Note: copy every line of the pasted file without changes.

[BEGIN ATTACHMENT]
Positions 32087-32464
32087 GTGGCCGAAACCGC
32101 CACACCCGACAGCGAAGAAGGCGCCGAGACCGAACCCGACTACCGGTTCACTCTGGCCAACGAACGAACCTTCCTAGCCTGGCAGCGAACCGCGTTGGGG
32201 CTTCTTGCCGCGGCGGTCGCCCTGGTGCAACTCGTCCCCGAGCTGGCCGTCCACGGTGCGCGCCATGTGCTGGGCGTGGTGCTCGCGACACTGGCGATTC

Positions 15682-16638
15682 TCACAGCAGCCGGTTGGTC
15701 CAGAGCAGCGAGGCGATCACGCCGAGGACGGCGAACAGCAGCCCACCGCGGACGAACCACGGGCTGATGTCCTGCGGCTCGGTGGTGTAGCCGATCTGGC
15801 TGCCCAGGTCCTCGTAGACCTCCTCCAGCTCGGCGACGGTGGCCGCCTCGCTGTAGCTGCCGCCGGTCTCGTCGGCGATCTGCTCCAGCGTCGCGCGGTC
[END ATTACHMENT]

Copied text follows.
Positions 32087-32464
32087 GTGGCCGAAACCGC
32101 CACACCCGACAGCGAAGAAGGCGCCGAGACCGAACCCGACTACCGGTTCACTCTGGCCAACGAACGAACCTTCCTAGCCTGGCAGCGAACCGCGTTGGGG
32201 CTTCTTGCCGCGGCGGTCGCCCTGGTGCAACTCGTCCCCGAGCTGGCCGTCCACGGTGCGCGCCATGTGCTGGGCGTGGTGCTCGCGACACTGGCGATTC

Positions 15682-16638
15682 TCACAGCAGCCGGTTGGTC
15701 CAGAGCAGCGAGGCGATCACGCCGAGGACGGCGAACAGCAGCCCACCGCGGACGAACCACGGGCTGATGTCCTGCGGCTCGGTGGTGTAGCCGATCTGGC
15801 TGCCCAGGTCCTCGTAGACCTCCTCCAGCTCGGCGACGGTGGCCGCCTCGCTGTAGCTGCCGCCGGTCTCGTCGGCGATCTGCTCCAGCGTCGCGCGGTC